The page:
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Oracle® Database Backup and Recovery Advanced User's Guide
10g Release 2 (10.2)

Part Number B14191-02
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Backup Retention Policies

You can use the CONFIGURE RETENTION POLICY command to create a persistent and automatic backup retention policy. When a backup retention policy is in effect, RMAN considers backups of datafiles and control files as obsolete, that is, no longer needed for recovery, according to criteria that you specify in the CONFIGURE command. You can then use the REPORT OBSOLETE command to view obsolete files and DELETE OBSOLETE to delete them.

As you produce backups over time, older backups become obsolete as they are no longer needed to satisfy the retention policy. RMAN can identify the obsolete files for you, but it does not automatically delete them. You must use the DELETE OBSOLETE command to delete files that are no longer needed to satisfy the retention policy.

If you have a flash recovery area configured, however, then the database automatically deletes unnecessary files from the flash recovery area based on its internal disk quota rules. The disk quota rules are distinct from the backup retention policy rules, but the database will never delete files in violation of the retention policy to satisfy the disk quota.

The term obsolete does not mean the same as expired. A backup is obsolete when REPORT OBSOLETE or DELETE OBSOLETE determines, based on the user-defined retention policy, that it is not needed for recovery. A backup is considered expired only when RMAN performs a crosscheck and cannot find the file. In short, obsolete means "not needed," whereas expired means "not found."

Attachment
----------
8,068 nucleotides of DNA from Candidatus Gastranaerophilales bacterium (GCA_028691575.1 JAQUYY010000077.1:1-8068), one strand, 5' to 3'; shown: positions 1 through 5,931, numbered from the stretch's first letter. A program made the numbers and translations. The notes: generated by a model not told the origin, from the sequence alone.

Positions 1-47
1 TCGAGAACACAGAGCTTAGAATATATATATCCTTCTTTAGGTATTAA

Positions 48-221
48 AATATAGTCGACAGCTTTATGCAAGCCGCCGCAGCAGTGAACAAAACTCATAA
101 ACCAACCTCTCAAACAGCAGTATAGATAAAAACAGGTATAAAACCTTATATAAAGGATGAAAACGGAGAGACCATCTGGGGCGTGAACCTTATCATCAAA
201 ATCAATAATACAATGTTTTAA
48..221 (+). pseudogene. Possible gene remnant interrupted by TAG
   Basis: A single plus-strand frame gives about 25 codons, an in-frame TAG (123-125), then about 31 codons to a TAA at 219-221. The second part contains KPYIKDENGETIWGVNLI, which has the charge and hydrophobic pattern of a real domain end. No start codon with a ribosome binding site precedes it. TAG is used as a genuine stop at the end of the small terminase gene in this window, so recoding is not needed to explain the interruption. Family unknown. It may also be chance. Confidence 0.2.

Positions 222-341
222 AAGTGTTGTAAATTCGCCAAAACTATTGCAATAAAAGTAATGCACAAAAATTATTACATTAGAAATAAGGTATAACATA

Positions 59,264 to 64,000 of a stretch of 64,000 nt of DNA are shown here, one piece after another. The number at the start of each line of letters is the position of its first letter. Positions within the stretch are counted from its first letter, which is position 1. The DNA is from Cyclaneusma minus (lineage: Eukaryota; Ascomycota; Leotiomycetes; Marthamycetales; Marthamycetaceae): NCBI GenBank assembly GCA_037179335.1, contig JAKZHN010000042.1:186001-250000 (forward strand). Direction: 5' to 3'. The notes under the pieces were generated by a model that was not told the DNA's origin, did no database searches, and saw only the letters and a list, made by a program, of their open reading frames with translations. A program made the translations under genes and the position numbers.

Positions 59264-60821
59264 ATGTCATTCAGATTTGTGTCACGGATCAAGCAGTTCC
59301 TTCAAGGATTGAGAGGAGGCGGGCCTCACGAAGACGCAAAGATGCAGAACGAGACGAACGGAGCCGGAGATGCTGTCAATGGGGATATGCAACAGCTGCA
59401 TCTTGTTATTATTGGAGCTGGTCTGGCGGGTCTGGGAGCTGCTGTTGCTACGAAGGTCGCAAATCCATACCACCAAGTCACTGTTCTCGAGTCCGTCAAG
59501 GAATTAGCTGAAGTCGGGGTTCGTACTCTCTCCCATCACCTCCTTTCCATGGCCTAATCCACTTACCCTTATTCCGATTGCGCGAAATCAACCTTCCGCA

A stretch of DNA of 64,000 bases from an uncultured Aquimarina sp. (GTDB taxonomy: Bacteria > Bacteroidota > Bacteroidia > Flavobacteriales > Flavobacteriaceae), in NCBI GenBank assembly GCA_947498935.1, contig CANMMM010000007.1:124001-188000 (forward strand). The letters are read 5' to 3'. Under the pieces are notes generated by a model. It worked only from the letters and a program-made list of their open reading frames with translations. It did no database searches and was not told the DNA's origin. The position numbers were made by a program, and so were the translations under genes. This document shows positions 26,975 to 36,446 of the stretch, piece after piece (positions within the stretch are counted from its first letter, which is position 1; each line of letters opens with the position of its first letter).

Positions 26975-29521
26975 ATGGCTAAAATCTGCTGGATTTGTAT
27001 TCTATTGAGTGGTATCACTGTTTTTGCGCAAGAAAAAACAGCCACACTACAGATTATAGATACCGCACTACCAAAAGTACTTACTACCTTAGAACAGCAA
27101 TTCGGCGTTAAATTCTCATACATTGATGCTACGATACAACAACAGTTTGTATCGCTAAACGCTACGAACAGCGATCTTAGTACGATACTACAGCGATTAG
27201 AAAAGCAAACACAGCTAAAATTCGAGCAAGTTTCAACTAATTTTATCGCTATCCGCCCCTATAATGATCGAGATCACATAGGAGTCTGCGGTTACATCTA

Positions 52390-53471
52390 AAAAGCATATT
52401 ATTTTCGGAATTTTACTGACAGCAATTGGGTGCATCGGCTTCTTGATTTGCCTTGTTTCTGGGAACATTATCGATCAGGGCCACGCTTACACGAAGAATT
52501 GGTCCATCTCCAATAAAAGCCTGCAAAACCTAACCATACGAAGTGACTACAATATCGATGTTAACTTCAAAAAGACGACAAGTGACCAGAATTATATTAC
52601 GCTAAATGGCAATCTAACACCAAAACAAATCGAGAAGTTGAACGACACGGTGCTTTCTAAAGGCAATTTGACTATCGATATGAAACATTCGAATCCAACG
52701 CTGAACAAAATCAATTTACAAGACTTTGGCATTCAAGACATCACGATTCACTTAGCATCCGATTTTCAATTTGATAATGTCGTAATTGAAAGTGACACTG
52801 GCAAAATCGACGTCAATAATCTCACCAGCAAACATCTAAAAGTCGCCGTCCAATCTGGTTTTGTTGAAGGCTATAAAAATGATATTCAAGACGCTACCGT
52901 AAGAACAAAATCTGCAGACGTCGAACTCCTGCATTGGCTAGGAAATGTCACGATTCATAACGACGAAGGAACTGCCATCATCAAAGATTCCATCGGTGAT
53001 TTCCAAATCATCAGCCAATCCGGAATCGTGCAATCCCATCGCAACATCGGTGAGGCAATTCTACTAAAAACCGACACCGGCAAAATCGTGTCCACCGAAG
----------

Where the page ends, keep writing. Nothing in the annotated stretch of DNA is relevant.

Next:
From the perspective of a retention policy, a datafile backup is a full or level 0 backup of an individual datafile or control file. It does not matter whether the backup is a datafile image copy, a proxy copy, or part of a backup set. For datafile copies and proxy copies, if RMAN determines that the copy or proxy copy is not needed, then the copy or proxy copy can be deleted. For datafile backups in backup sets, RMAN cannot delete the backup set until all of the individual datafile backups within the backup set are obsolete.

Besides affecting full or level 0 datafile and control file backups, the retention policy affects archived redo logs and level 1 incremental backups. First, RMAN decides which datafile and control file backups are obsolete. Then, RMAN considers as obsolete all archived logs and incremental level 1 backups that are not needed to recover the oldest datafile or control file backup that must be retained.


RMAN cannot implement an automatic retention policy if backups are deleted by non-RMAN methods, for example, through the media manager's tape retention policy. The media manager should never expire a tape until all RMAN backups on that tape have been removed from the media manager's catalog.

There are two mutually exclusive options for implementing a retention policy: redundancy and recovery window. If no retention policy is configured by the user, then the REPORT OBSOLETE andDELETE OBSOLETE commands use a default retention policy of REDUNDANCY 1.

To configure a retention policy based on a recovery window, use the following command:

To configure a retention policy based on redundancy, use the following command:

You can also disable the retention policy completely, meaning that RMAN does not consider any backup to be obsolete. To do so, use the following command:


Recovery Window

A recovery window is a period of time that begins with the current time and extends backward in time to the point of recoverability. The point of recoverability is the earliest time for a hypothetical point-in-time recovery, that is, the earliest point to which you can recover following a media failure. For example, if you implement a recovery window of one week, then this window of time must extend back exactly seven days from the present so that you can restore a backup and recover it to this point. You implement this retention policy as follows: